Trump Aims to Cut Red Tape Tying Up Doctors

The White House is aiming to cut occupational regulations permanently for doctors and nurses that have been suspended temporarily during the pandemic to spur economic growth, a top adviser to President Trump said as quoted by Washington Examiner.

“The White House has a long interest in further cutting down occupational regulations or state licensing requirements that are unnecessary,” said Tomas Philipson, acting chairman of the White House Council of Economic Advisers. “Obviously, we want to have exams for medical doctors, etc., but that’s something that I think is very valuable in terms of an overall economic agenda.”

The Trump administration has suspended scores of healthcare regulations to give the industry latitude in responding to the pandemic. It has deregulated telemedicine, for example, by allowing doctors to get paid for seeing patients electronically as opposed to in a doctor’s office.

Previously, doctors were penalized for seeing patients on a Zoom call, for example, Philipson said, instead of in person.

Giving patients and doctors telemedicine options could boost growth because people often take a day or two days off work to go and see a doctor in person, which Philipson said is “a lot of time off for people in the workforce.”

In the past couple of months, as the pandemic taxed healthcare systems in various states, particularly virus hot spots such as New York City, suspended medical licensing rules allowed doctors and nurses to practice out of state more easily, thereby allowing medical personnel to work at hard-hit, out-of-state hospitals in an emergency.

Philipson told the Washington Examiner he hopes that some of these changes can become permanent.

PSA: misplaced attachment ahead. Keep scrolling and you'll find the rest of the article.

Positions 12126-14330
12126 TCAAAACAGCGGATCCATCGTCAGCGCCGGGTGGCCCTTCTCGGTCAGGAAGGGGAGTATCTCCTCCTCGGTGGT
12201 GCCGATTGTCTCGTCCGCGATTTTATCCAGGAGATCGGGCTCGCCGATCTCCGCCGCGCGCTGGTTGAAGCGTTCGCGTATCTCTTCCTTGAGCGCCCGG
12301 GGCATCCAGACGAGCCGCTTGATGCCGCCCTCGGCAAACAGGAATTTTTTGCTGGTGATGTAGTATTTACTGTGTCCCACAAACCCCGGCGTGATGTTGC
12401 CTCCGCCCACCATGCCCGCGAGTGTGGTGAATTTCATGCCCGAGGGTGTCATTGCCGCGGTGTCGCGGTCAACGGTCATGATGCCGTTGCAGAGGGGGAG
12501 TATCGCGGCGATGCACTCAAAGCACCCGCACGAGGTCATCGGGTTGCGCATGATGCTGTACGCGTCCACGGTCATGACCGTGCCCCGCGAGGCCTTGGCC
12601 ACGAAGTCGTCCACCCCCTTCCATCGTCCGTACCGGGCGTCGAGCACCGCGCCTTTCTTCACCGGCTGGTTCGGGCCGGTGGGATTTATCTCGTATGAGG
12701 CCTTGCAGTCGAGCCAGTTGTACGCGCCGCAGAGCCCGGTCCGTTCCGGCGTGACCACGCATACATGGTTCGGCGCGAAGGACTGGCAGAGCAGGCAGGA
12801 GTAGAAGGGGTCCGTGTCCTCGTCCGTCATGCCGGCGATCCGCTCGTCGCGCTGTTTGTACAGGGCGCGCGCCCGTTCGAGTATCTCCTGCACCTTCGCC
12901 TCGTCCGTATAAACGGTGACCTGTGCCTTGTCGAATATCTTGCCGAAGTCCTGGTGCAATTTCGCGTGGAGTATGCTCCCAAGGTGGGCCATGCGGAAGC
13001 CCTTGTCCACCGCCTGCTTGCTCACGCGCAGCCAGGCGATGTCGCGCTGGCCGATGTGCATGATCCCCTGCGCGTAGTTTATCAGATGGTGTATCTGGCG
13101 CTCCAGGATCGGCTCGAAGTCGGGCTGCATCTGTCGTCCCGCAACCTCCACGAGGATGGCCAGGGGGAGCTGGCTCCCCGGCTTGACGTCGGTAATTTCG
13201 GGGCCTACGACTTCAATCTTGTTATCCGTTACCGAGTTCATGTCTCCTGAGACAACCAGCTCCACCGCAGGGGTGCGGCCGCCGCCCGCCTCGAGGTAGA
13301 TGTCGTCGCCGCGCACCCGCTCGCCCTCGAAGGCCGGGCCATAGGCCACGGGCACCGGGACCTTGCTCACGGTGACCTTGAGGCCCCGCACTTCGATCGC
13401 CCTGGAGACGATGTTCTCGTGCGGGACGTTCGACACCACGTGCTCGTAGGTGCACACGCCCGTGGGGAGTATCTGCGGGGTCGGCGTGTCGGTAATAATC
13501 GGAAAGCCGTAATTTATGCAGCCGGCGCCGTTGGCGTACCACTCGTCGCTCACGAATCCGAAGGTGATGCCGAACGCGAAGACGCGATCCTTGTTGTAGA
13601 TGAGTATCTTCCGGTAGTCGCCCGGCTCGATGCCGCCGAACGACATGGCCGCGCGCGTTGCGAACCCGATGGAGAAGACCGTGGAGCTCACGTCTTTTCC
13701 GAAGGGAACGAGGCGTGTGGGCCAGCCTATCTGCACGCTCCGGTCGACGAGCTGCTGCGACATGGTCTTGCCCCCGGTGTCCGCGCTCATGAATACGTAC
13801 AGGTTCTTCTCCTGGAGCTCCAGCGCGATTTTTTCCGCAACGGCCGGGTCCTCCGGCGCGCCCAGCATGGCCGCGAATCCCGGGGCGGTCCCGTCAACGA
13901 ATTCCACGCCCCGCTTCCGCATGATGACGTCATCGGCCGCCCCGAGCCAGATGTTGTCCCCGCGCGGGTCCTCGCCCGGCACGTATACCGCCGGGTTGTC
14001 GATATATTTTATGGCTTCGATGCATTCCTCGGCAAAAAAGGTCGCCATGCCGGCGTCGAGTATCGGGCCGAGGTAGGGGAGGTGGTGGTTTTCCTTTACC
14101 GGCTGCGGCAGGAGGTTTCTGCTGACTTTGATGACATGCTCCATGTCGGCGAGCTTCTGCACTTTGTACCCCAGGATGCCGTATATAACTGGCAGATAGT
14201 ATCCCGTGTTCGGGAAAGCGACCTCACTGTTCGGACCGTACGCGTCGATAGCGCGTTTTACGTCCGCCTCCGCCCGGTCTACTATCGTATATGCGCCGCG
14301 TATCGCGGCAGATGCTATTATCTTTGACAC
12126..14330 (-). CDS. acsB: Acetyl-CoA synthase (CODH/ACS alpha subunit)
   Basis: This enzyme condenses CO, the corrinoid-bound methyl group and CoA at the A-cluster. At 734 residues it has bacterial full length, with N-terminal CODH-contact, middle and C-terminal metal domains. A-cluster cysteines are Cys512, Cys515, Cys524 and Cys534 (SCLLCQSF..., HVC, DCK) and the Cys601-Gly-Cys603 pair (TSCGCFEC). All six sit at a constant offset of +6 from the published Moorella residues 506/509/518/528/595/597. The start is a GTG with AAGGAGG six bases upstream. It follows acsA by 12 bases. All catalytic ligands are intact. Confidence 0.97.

Such changes within the healthcare industry serve as examples of a larger deregulatory push the Trump administration would like to see as states reopen and the economy is resuscitated.

Trump signed a new executive order on Tuesday, directing the heads of all federal agencies to waive regulations that could inhibit an economic recovery if it does not impair public health or safety. The order also directs agencies to provide guidance to businesses for what the law requires so they feel more confident reopening.

Deregulatory initiatives have been a major feature of the Trump presidency and are likely to be a central component of Trump’s legacy. Trump, since taking office in 2017, has been working on rolling back Obama-era regulations, according to an analysis by the Brookings Institution, a think tank in Washington.

Even during the coronavirus pandemic, the Trump administration has pressed forward with deregulatory efforts unrelated to the virus.

The Environmental Protection Agency recently rolled back auto emission standards set by the Obama administration, and the Education Department reworked Obama administration rules regarding university handling of sexual misconduct charges.

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